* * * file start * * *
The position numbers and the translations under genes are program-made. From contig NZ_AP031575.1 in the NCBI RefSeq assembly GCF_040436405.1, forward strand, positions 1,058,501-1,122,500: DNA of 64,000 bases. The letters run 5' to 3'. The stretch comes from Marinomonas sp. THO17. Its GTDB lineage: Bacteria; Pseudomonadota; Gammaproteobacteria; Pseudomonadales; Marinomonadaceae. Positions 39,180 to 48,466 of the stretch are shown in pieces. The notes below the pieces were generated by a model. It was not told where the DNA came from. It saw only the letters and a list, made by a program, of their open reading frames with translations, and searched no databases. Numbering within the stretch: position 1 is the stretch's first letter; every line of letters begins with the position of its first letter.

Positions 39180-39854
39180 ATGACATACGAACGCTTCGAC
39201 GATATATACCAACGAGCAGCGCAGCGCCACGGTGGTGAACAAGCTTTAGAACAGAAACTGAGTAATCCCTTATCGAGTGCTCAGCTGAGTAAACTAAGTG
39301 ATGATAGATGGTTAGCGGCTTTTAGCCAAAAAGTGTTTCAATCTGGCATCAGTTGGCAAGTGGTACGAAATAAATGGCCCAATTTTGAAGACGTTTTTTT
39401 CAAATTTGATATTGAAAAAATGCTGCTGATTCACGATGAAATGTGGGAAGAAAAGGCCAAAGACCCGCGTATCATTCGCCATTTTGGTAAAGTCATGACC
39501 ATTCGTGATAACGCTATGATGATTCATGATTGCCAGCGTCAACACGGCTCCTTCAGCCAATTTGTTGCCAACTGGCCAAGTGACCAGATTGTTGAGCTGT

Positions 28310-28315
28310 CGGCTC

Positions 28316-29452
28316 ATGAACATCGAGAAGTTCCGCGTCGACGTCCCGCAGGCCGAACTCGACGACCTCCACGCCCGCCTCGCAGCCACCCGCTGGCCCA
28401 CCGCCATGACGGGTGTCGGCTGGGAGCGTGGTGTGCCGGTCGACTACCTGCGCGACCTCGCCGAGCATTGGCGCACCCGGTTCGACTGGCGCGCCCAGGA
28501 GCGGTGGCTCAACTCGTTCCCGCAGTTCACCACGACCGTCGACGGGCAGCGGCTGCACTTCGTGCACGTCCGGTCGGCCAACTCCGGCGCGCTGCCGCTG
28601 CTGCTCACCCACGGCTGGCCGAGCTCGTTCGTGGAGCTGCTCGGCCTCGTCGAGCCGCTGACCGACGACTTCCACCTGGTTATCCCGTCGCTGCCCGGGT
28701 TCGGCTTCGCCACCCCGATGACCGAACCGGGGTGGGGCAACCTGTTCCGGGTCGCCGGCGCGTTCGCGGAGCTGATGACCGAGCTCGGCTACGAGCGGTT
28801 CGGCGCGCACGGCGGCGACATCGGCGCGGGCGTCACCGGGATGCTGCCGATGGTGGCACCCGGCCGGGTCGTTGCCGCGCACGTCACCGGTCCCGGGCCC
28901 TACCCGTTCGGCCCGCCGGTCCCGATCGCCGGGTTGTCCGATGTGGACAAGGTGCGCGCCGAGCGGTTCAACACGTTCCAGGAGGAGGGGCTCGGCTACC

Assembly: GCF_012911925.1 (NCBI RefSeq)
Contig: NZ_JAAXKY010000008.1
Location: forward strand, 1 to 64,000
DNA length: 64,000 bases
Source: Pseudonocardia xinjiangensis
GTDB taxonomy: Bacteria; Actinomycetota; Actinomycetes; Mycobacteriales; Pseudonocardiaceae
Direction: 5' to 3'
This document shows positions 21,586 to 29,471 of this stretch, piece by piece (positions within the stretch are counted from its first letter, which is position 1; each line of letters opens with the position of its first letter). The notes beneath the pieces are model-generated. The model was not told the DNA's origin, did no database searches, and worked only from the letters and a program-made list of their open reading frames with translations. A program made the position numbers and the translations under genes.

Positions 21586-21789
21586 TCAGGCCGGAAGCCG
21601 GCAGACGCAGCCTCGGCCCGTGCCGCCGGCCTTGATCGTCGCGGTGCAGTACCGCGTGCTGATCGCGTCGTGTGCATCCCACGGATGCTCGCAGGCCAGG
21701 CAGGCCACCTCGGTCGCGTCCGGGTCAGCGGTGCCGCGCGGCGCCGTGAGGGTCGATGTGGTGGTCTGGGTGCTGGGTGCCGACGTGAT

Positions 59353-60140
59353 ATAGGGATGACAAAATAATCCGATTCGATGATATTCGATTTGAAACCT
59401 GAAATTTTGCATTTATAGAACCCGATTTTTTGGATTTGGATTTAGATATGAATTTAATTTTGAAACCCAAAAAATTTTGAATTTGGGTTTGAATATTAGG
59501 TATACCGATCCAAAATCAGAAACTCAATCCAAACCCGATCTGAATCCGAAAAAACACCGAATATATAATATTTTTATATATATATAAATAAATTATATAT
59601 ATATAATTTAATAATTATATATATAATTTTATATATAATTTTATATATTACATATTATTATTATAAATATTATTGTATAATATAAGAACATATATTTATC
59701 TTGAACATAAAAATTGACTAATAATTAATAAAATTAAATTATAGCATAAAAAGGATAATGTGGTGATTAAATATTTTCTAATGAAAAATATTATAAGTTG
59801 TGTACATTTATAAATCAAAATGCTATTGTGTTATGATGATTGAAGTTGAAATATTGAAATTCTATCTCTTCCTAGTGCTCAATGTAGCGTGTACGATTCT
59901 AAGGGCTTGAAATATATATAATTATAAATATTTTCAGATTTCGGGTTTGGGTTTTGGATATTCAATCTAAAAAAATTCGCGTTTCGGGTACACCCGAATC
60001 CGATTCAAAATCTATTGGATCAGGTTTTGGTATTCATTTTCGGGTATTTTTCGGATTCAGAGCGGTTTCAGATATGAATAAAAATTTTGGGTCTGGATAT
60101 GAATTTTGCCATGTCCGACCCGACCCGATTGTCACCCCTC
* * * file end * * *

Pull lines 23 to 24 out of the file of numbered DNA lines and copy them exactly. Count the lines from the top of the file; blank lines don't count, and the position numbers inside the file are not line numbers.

GTDB taxonomy: Bacteria; Actinomycetota; Actinomycetes; Mycobacteriales; Pseudonocardiaceae
Direction: 5' to 3'